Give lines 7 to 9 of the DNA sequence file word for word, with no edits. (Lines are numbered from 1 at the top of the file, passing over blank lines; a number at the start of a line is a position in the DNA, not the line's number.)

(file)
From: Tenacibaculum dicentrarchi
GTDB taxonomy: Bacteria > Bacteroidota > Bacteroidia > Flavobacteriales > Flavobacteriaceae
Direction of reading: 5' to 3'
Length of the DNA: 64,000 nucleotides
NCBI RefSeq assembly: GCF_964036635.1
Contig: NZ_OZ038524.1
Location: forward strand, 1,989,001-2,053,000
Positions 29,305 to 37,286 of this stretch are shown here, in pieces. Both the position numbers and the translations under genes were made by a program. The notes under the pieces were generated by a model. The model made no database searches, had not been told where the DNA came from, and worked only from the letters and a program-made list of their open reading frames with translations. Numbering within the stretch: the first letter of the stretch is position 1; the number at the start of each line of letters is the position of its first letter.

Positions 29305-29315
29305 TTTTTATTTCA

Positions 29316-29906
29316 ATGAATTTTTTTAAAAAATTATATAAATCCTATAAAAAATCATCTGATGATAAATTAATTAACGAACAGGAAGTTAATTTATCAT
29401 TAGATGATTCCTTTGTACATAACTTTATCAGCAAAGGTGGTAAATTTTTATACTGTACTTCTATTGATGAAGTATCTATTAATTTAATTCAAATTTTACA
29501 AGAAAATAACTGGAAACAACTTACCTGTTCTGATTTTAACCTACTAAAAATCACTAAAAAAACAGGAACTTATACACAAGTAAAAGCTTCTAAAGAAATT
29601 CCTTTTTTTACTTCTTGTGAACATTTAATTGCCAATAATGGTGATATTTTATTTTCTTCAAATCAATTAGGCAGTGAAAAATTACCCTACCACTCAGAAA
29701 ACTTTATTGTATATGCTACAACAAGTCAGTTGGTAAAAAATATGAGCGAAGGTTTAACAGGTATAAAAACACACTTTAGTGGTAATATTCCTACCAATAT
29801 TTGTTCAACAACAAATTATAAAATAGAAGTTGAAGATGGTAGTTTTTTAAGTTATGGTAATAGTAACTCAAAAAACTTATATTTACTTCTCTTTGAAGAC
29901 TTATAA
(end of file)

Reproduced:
Location: forward strand, 1,989,001-2,053,000
Positions 29,305 to 37,286 of this stretch are shown here, in pieces. Both the position numbers and the translations under genes were made by a program. The notes under the pieces were generated by a model. The model made no database searches, had not been told where the DNA came from, and worked only from the letters and a program-made list of their open reading frames with translations. Numbering within the stretch: the first letter of the stretch is position 1; the number at the start of each line of letters is the position of its first letter.

Positions 29305-29315